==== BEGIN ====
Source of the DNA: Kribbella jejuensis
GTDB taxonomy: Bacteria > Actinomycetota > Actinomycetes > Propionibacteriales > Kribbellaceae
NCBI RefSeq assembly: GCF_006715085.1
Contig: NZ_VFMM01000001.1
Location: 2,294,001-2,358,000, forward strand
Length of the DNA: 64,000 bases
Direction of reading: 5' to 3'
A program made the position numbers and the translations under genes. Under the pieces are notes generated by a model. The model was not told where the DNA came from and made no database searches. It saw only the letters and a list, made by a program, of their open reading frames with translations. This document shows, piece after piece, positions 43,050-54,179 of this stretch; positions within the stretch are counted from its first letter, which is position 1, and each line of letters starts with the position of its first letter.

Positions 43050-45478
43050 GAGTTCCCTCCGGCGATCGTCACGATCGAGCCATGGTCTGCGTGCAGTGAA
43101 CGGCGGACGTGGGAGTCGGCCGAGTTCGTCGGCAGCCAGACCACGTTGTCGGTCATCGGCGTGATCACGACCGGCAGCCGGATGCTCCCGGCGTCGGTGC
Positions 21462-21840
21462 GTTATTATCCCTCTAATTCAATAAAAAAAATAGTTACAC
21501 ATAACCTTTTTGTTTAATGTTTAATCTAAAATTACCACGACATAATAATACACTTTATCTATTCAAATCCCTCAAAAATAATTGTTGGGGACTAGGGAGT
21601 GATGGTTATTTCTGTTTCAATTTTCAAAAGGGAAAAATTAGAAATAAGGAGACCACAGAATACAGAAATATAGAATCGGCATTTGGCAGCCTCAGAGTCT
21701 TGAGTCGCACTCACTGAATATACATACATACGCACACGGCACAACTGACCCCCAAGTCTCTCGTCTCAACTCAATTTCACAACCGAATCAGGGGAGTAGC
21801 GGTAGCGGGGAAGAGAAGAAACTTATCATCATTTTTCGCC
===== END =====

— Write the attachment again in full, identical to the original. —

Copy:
Source of the DNA: Kribbella jejuensis
GTDB taxonomy: Bacteria > Actinomycetota > Actinomycetes > Propionibacteriales > Kribbellaceae
NCBI RefSeq assembly: GCF_006715085.1
Contig: NZ_VFMM01000001.1
Location: 2,294,001-2,358,000, forward strand
Length of the DNA: 64,000 bases
Direction of reading: 5' to 3'
A program made the position numbers and the translations under genes. Under the pieces are notes generated by a model. The model was not told where the DNA came from and made no database searches. It saw only the letters and a list, made by a program, of their open reading frames with translations. This document shows, piece after piece, positions 43,050-54,179 of this stretch; positions within the stretch are counted from its first letter, which is position 1, and each line of letters starts with the position of its first letter.

Positions 43050-45478
43050 GAGTTCCCTCCGGCGATCGTCACGATCGAGCCATGGTCTGCGTGCAGTGAA
43101 CGGCGGACGTGGGAGTCGGCCGAGTTCGTCGGCAGCCAGACCACGTTGTCGGTCATCGGCGTGATCACGACCGGCAGCCGGATGCTCCCGGCGTCGGTGC
Positions 21462-21840
21462 GTTATTATCCCTCTAATTCAATAAAAAAAATAGTTACAC
21501 ATAACCTTTTTGTTTAATGTTTAATCTAAAATTACCACGACATAATAATACACTTTATCTATTCAAATCCCTCAAAAATAATTGTTGGGGACTAGGGAGT
21601 GATGGTTATTTCTGTTTCAATTTTCAAAAGGGAAAAATTAGAAATAAGGAGACCACAGAATACAGAAATATAGAATCGGCATTTGGCAGCCTCAGAGTCT
21701 TGAGTCGCACTCACTGAATATACATACATACGCACACGGCACAACTGACCCCCAAGTCTCTCGTCTCAACTCAATTTCACAACCGAATCAGGGGAGTAGC
21801 GGTAGCGGGGAAGAGAAGAAACTTATCATCATTTTTCGCC